FIGURE 2.7 Effect of treating an adult rat deep (1 cm) incisional wound with TGF-P3, viewed 84 days post-wounding. (a) surface view (top) and histology (bottom) of placebo-treated wound. Scar tissue is the result (arrows). (b) Surface view (top) and histology (bottom) of TGF-P3 treated wound. No scar is visible in the surface view and dermal histological organization is similar to that of normal skin. Reproduced with permission from Ferguson and O'Kane, Scar-free healing: from embryonic mechanisms to adult therapeutic intervention. Phil Trans R Soc Lond B 359:839-850. Copyright 2004, The Royal Society.

FIGURE 2.7 Effect of treating an adult rat deep (1 cm) incisional wound with TGF-P3, viewed 84 days post-wounding. (a) surface view (top) and histology (bottom) of placebo-treated wound. Scar tissue is the result (arrows). (b) Surface view (top) and histology (bottom) of TGF-P3 treated wound. No scar is visible in the surface view and dermal histological organization is similar to that of normal skin. Reproduced with permission from Ferguson and O'Kane, Scar-free healing: from embryonic mechanisms to adult therapeutic intervention. Phil Trans R Soc Lond B 359:839-850. Copyright 2004, The Royal Society.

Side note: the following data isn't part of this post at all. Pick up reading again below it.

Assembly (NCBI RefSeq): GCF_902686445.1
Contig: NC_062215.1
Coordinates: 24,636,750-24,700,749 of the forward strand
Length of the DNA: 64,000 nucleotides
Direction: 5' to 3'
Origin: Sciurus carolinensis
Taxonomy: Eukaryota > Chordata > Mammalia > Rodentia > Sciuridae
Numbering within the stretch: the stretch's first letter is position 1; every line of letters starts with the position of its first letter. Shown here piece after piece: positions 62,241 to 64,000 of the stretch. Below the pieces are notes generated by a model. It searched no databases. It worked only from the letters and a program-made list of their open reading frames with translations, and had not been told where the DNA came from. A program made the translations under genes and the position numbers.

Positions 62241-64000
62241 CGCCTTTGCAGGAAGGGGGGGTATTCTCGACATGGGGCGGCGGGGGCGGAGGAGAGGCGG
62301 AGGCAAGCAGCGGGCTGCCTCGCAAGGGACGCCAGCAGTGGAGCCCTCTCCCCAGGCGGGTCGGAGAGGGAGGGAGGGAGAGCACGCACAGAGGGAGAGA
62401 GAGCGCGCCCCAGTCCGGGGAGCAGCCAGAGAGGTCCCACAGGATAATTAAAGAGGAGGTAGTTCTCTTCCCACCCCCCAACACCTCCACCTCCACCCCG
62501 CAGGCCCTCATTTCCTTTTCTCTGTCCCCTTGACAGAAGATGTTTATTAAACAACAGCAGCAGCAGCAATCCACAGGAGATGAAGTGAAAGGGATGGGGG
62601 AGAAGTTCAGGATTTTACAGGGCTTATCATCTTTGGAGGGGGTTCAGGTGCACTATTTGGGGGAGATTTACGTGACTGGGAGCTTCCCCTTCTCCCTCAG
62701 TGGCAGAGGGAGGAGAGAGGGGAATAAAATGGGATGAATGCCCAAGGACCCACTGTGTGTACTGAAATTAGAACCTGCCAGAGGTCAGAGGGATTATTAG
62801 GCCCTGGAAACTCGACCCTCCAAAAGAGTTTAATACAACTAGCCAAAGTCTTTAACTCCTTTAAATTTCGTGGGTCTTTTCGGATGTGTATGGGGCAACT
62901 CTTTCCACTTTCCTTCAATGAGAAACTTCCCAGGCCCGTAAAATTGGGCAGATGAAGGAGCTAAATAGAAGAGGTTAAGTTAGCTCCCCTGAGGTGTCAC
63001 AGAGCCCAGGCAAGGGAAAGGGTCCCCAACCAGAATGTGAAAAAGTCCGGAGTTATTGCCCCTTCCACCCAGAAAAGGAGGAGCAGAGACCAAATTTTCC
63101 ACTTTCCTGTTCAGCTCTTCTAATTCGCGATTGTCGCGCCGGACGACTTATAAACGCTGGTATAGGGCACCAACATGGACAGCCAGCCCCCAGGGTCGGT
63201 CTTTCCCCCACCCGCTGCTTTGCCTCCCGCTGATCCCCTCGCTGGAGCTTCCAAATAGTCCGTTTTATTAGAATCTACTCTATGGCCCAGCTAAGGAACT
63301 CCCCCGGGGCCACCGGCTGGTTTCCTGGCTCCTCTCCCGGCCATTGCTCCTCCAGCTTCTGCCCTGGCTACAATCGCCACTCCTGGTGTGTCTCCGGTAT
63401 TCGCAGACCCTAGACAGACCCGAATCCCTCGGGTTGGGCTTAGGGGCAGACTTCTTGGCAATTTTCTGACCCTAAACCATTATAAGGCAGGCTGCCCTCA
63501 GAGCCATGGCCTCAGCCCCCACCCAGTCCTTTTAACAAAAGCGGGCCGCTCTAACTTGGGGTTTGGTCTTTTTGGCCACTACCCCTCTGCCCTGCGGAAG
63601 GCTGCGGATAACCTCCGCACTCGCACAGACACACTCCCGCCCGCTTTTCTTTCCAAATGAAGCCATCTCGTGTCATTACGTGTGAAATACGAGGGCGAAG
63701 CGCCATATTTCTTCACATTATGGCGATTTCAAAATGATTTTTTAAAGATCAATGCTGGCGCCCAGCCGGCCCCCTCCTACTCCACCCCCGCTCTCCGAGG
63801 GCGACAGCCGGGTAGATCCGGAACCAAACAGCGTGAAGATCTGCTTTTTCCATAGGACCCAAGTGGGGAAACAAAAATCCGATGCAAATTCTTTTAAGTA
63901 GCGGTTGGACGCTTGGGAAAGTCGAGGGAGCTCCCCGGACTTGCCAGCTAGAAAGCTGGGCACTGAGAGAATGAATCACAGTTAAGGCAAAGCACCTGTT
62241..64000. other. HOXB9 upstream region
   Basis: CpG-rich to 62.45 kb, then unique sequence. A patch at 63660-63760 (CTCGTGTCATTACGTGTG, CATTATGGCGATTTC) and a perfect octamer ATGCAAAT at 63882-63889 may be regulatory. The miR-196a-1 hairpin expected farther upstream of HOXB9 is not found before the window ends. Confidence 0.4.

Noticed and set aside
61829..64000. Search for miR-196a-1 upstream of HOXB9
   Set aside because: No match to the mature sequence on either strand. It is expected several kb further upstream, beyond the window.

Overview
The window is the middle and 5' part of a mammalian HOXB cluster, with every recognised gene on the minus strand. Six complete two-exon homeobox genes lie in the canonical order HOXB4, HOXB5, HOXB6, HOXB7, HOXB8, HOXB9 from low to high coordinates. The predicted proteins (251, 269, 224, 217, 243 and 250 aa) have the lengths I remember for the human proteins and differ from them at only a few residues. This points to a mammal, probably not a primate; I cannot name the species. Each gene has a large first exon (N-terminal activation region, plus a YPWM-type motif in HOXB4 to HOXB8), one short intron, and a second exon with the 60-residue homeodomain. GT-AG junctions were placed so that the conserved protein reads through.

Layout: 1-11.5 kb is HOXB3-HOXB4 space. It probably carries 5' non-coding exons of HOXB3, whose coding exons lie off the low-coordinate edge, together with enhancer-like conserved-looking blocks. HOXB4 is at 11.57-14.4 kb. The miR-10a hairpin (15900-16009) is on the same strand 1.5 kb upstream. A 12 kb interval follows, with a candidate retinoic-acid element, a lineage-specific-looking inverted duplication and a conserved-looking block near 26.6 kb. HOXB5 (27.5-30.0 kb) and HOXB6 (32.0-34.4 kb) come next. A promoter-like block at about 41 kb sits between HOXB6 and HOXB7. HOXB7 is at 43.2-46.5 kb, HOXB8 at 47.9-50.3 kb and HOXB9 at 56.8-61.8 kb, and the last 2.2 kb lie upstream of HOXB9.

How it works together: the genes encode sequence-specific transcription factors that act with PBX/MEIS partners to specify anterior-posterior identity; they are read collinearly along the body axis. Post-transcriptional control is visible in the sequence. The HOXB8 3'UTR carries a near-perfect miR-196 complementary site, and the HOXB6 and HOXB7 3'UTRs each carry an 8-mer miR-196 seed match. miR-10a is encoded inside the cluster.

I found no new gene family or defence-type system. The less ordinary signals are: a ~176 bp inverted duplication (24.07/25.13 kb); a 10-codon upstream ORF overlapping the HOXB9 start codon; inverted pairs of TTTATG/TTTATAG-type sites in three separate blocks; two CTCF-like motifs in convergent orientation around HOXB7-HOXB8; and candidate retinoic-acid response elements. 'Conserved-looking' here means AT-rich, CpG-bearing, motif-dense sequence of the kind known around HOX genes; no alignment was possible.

(Bayreuther et al., 1988). This heterogeneity suggests the existence of a fibroblastic stem cell that gives rise to a seven-stage terminal cell lineage. It is possible that earlier parts of the lineage are capable of responding to injury with a regenerative response. Fetal fibroblasts may be those that comprise the earlier part of the lineage. The transition from fetal to the adult pattern of wound healing might then be the result of differentiation of the majority of these cells to a terminal cell type that is unable to respond in a regenerative way.

Fetal fibroblasts were reported to have a unique phe-notype that differs from that of the adult fibroblast, including production of and response to growth factors, synthesis of matrix molecules, pericellular HA coats and antigen determinants (Moriarty et al., 1996; Ellis et al., 1997; Gosiewska et al., 2001). They maintained their regenerative response when grafted subcutane-ously into adult athymic mice, even though these mice heal by scarring (Lorenz et al., 1992; Lin et al., 1994). The transition from regeneration to scarring in inci-sional wounds of cultured 14-day mouse limb buds takes place autonomously, in the absence of immune cells and systemic factors (Chopra et al., 1997), and this presumably would involve transition of fibroblast molecular phenotype.